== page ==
Variable Features Of Redemptive Movements

Relative Deprivation And Reference Field

A Typology Of Relative Deprivations

Context Of Social Movements

Chapter 20 Peyotism Re-examined

Chapter 21 Social Movements Among The Navaho: Peyotism Re-examined

Chapter 22 Conclusion

Publication Information

Paragraph Subjects (OCM)

Publication Information The main body of the Publication Information page contains all the metadata that HRAF holds for that document.

Author: Author's name as listed in Library of Congress records

Title: The peyote religion among the Navaho

Published By: Original publisher Chicago: Aldine Pub. Co.. [1966]. xxvi, 454 p. ill.

By line: Author's name as appearing in the actual publication by David F. Aberle. With field assistance by Harvey C. Moore and with an appendix on Navaho population and education by Denis F. Johnston

HRAF Publication Information: New Haven, Conn.: Human Relations Area Files, 2004. Computer File

Culture: Culture name from the Outline of World Cultures (OWC) with the alphanumberic OWC identifier in parenthesis. Navajo (NT13)

Subjects: Document-level OCM identifiers given by the anthropology subject indexers at HRAF Recreational and non-therapeutic drugs (276); Congregations (794); Religious denominations (795); Magical and mental therapy (755); Ethnosociology (829); Organized ceremonial (796); Pastoral activities (233); Revelation and divination (787); Life history materials (159); Prayers and sacrifices (782); Organization and analysis of results of research (128); Sorcery (754); Religious intolerance and martyrs (798);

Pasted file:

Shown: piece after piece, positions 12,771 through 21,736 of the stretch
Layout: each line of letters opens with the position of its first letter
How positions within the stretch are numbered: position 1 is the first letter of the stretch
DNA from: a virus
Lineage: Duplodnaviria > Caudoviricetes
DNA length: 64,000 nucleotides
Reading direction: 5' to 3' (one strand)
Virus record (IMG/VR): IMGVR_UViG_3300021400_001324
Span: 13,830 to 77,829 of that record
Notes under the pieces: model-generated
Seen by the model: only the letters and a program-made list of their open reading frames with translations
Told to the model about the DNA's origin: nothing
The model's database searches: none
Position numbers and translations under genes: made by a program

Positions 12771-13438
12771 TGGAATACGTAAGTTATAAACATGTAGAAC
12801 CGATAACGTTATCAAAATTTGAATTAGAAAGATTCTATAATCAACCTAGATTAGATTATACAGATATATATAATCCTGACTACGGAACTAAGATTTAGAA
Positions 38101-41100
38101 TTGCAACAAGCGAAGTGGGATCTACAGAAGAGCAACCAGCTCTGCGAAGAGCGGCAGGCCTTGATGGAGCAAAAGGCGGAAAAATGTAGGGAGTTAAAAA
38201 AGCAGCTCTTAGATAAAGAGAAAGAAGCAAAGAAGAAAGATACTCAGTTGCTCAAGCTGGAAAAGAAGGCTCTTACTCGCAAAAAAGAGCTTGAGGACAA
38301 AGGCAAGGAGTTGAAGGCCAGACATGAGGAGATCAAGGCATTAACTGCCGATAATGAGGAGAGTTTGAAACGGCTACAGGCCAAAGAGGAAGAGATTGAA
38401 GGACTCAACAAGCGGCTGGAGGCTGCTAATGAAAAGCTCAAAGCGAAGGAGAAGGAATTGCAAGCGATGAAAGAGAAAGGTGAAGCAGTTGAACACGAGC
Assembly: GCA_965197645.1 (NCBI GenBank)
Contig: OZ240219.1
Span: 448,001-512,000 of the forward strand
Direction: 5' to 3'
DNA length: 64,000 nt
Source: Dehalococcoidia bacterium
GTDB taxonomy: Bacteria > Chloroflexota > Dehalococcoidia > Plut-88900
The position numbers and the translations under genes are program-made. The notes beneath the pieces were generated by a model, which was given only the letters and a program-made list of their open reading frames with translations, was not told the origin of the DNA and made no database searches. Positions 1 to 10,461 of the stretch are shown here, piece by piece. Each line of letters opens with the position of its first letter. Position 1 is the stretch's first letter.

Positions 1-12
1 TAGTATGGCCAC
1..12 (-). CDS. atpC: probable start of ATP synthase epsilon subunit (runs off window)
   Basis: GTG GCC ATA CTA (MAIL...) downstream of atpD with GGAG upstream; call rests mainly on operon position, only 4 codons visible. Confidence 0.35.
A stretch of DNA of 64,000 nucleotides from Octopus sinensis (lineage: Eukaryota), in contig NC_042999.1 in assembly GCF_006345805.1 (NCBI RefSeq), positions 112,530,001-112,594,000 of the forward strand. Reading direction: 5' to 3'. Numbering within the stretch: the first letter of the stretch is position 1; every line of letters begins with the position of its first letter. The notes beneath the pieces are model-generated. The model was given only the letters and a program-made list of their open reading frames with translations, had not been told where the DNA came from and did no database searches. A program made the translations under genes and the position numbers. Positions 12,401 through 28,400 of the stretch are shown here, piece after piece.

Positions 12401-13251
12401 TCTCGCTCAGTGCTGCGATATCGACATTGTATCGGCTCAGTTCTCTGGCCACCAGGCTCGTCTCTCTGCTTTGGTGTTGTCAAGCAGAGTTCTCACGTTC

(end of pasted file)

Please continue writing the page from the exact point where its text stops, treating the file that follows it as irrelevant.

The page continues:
Abstract: Brief abstract written by HRAF anthropologists who have done the subject indexing for the document This is an extremely thorough ethnographic source, concerned with the origins, development, and social functions of the peyote cult (Native American Church) among the Navajo. The author, who participated in the cult by eating peyote numerous times, attempts to explain membership vs. non-membership in it according to a 'theory of relative deprivation.' The relationship of membership to 'wealth' (measured in terms of livestock holdings) as well as to traditional attachments to Navajo religious ways are discussed.

Document Number: HRAF's in-house numbering system derived from the processing order of documents 191

Document ID: HRAF's unique document identifier. The first part is the OWC identifier and the second part is the document number in three digits. nt13-191

Document Type: May include journal articles, essays, collections of essays, monographs or chapters/parts of monographs. Monograph

Language: Language that the document is written in English

Note: Includes bibliographical references (p. 423-436)

Field Date: The date the researcher conducted the fieldwork or archival research that produced the document 1949-1953

Evaluation: In this alphanumeric code, the first part designates the type of person writing the document, e.g. Ethnographer, Missionary, Archaeologist, Folklorist, Linguist, Indigene, and so on. The second part is a ranking done by HRAF anthropologists based on the strength of the source material on a scale of 1 to 5, as follows: 1 - poor; 2 - fair; 3 - good, useful data, but not uniformly excellent; 4 - excellent secondary data; 5 - excellent primary data Ethnologist-4,5

Analyst: The HRAF anthropologist who subject indexed the document and prepared other materials for the eHRAF culture/tradition collection. M. A. Marcus ; 1985

Coverage Date: The date or dates that the information in the document pertains to (often not the same as the field date). pre-1868-1965

Coverage Place: Location of the research culture or tradition (often a smaller unit such as a band, community, or archaeological site) southwestern United States

LCSH: Library of Congress Subject Headings Navajo Indians